What's New(s) in ESG: August 20, 2018
Here are the top stories in ESG from the U.S., the EU and around the world.
Financial Times: Companies With Strong ESG Scores Outperform, Study Finds
Companies with better environmental, social and governance standards typically record stronger financial performance and beat their benchmarks, according to research from Axioma. The risk and portfolio analytics provider said the majority of portfolios weighted in favour of companies with better ESG scores outperformed their benchmarks by between 81 and 243 basis points in the four years to March 2018.
Financial Times: Environmental Risk Heats up For Pension Investors
Pension funds across Europe are belatedly waking up to the threats to their investment portfolios posed by climate change, according to Mercer. The investment consultant's 2018 survey shows that 17 per cent of European pension funds consider the investment risks posed by climate change, up from just 5 per cent in its 2017 survey. Mercer, which is one of the largest advisers to institutional investors worldwide, has been pushing its clients to identify, assess and act on climate change risks since 2011. Yet progress has so far proved slow judging by its latest annual survey, which gathered responses from 912 pension funds across 12 European countries managing total assets of €1.1tn.
Institutional Investor: Trump Asks SEC to Consider Nixing Quarterly Reports
President Donald Trump reopened a long-simmering debate Friday by proposing that the Securities and Exchange Commission consider doing away with quarterly financial reports for publicly traded companies. “In speaking with some of the world’s top business leaders I asked what it is that would make business (jobs) even better in the U.S. ‘Stop quarterly reporting & go to a six month system,’ said one. That would allow greater flexibility & save money. I have asked the SEC to study!” Trump tweeted Friday morning, saying he spoke with outgoing Pepsi CEO Indra Nooyi. (Read more: The Washington Post, AP, Pensions & Investments)
Pensions & Investments: 2018 Proxy Engagements Focused on Boards, Compensation – Vanguard
Board composition and executive compensation were prominent themes in Vanguard's engagements with global companies in the 2018 proxy season, shows the firm's annual proxy-season report released Thursday. During the 2018 proxy season, Vanguard engaged with 721 companies, in which it had invested a total of $1.62 trillion, or 47% of its total equity fund assets under management, according to the 2018 report. That compares with 954 company engagements, representing $1.138 trillion in AUM in 2017. Board composition — diversity, skills, tenure and independence — and executive compensation were each discussed in about 50% of the firm's engagements this proxy season.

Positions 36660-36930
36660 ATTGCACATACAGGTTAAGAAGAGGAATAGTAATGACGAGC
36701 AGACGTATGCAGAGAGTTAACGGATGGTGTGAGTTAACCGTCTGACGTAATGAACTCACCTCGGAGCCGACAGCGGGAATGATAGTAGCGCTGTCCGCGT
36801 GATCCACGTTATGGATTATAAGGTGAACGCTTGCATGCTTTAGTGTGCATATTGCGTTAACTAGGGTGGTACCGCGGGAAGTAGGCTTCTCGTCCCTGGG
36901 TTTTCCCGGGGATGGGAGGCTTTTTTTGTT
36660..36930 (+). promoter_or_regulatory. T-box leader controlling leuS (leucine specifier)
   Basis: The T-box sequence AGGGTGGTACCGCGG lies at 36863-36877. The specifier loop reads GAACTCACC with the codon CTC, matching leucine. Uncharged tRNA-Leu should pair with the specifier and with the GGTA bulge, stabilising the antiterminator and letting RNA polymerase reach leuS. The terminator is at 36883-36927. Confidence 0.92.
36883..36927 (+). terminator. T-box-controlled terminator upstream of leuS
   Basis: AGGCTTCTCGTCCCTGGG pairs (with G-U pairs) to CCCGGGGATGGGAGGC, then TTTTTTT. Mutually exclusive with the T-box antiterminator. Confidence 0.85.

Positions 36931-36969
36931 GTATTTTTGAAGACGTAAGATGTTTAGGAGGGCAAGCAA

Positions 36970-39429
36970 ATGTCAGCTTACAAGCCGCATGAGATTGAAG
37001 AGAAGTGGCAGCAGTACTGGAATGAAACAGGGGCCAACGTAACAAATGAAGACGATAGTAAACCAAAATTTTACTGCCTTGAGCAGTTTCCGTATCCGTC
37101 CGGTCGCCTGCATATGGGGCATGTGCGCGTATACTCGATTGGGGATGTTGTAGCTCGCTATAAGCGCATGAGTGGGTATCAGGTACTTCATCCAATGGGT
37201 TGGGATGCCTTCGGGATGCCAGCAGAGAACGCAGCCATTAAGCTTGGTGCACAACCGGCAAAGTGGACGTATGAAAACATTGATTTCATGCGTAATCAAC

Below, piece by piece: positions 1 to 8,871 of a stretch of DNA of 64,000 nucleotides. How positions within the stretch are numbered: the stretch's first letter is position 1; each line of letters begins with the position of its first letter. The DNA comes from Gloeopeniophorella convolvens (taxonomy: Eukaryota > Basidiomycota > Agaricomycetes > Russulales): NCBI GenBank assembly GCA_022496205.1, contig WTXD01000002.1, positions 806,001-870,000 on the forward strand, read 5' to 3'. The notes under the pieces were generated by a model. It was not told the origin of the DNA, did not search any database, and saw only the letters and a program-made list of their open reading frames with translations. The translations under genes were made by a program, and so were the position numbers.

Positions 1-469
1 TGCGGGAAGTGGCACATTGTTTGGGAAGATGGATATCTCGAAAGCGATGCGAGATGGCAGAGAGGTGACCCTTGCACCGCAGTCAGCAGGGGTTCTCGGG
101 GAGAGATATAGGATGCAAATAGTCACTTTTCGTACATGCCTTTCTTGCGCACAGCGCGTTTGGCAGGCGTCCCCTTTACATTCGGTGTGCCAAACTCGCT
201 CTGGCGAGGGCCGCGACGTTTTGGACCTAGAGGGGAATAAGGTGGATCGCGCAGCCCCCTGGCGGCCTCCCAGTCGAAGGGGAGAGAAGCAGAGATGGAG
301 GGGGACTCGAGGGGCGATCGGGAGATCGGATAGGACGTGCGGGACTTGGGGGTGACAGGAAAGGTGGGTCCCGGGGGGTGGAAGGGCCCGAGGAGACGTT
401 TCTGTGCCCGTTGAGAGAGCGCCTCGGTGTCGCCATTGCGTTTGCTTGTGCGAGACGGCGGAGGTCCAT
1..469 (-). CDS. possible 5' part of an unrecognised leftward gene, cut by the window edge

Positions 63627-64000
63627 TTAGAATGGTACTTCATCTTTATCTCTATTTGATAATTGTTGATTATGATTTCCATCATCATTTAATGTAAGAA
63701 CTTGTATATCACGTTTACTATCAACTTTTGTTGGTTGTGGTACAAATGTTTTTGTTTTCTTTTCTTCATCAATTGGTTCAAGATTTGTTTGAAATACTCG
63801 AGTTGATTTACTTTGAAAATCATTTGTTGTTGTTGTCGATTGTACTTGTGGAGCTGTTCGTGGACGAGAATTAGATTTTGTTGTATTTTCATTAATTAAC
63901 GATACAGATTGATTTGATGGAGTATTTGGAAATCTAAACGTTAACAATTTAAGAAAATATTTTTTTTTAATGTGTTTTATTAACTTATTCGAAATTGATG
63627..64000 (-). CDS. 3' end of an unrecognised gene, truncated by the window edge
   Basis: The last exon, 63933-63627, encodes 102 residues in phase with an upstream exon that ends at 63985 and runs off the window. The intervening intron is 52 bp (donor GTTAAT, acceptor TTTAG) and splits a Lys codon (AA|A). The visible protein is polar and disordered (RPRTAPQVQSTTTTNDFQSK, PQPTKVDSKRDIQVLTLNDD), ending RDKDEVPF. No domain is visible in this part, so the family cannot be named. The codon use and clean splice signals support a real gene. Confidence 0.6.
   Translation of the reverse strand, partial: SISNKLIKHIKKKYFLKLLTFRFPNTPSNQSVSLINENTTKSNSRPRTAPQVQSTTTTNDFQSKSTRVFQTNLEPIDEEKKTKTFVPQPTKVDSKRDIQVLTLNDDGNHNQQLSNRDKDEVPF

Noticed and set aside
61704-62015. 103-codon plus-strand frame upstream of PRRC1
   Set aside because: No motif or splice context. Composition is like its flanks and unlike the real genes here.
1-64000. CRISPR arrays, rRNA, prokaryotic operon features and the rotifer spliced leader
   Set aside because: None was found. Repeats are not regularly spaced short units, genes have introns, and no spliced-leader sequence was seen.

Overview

Legislation to set up a regulatory regime for firms that give investors advice on how to vote their shares in public companies has seen more lobbying activity lately, according to a Bloomberg Government analysis of required disclosures. The most frequent filer for lobbying is Nasdaq Inc., a vocal supporter of the bill. The stock exchange is followed in number of filings by Exxon Mobil Corp., which has faced negative recommendations from proxy advisers before, and the U.S. Chamber of Commerce, Washington’s top lobbying spender overall.
Responsible Investor: GMO’s Grantham Issues Powerful Argument in Favor of Fossil Fuel Divestment
Jeremy Grantham, co-founder of Boston-based investment firm GMO and donor to climate change institutes at Imperial College and the London School of Economics, has issued a powerful argument for investors to get out of fossil fuels. In a new white paper, he sets out to challenge investment committees’ “erroneous” notion that you lose returns by divestment. Grantham notes the challenges facing oil and chemical firms, saying: “It should be pretty clear from this discussion that if you’re messing around with oil stocks, you’re taking the serious risk of ending up with stranded assets, and if you’re messing with chemical companies of the toxic kind, you are taking some risks also.” (Read more: GMO)